A striking image has been used for Easter 2019 at Queen's Park Baptist Church, instantly recognised by many as being based on Glasgow’s most famous painting, “Christ of St John on the Cross,” by the Spanish Surrealist artist Salvador Dali. The painting hangs in the Kelvingrove Art Gallery and was created during a period of Dali's life when he re-embraced religion after years of atheism (although he struggled with conventional faith). His work at this time explored themes of mystery, faith, science and reality.
On 26th February 2019, the third annual event in the streets of Strathbungo took place - Bungo Window Wanderland. Residents were invited to put up displays or installations in their windows to be viewed from the street by neighbours, fellow citizens and all who comprised the couple of thousand who wandered around Strathbungo that night.
Our 'QP image' was installed at the Moray Place home of the Roelofse family with the picture divided across seven window panels and spot-lit from within. The family used the opportunity to engage with folks as they toured around the huge outdoor gallery, inviting passers-by to come into their front garden for a closer look and enjoy a cup of tea, coffee with biscuits or hot soup.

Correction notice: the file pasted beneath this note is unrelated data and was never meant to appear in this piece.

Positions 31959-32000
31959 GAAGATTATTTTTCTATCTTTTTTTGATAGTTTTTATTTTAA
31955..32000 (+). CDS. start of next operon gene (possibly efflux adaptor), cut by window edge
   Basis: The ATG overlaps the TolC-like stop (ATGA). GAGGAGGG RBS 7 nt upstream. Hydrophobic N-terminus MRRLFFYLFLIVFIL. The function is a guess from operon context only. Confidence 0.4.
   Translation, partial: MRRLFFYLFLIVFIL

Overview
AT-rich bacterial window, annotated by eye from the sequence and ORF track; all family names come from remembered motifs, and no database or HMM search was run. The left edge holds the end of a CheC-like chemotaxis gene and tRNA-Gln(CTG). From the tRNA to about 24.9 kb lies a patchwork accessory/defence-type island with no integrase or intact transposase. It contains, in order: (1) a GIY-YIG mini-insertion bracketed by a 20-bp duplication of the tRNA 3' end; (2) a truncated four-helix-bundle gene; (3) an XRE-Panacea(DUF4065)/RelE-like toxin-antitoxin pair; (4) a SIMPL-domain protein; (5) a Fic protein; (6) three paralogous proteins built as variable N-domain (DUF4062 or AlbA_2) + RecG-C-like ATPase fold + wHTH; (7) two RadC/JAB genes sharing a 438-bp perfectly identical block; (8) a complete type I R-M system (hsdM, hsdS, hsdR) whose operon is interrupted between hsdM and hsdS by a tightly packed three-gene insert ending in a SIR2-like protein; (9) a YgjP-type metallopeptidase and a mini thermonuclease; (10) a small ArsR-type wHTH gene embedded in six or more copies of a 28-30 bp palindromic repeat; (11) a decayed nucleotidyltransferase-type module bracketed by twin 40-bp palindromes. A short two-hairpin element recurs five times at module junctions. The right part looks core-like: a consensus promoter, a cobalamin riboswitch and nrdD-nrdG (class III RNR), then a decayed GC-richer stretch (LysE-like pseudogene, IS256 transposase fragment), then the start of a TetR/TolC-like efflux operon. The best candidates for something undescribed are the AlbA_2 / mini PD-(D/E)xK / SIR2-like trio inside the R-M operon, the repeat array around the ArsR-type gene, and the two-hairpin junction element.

This hospitality was unique at the event and was commented on by the Guardian newspaper reporter who described the picture as Glasgow’s religious icon with Mara dispensing 'fellowship and communion' below. The public reaction to our installation on Moray Place was fascinating with many stopping for a while to gaze, to reflect or reminisce or engage in conversation. Although only made from pen marks on tracing paper with coloured tissue paper and card, the installation touched some and marked a home where Christ was honoured.
The local scene that is depicted in the bottom window panels is not Dali’s Spanish fishing port but a view over Glasgow from Queen's Park showing our local landmarks, the Camphill spire, the city buildings and the hills to the north. The symmetry of a dark arc above the sky connects our Glasgow scene to the triptych above - signifying a higher dimension, an alternative perspective and a hidden eternal reality.
Early, on Easter morning, our fellowship has a tradition of gathering on the hill of Queen's Park to celebrate the Resurrection as we look out over city. The Bungo windows remind us to look up as well as out and glimpse the scene for the divine perspective.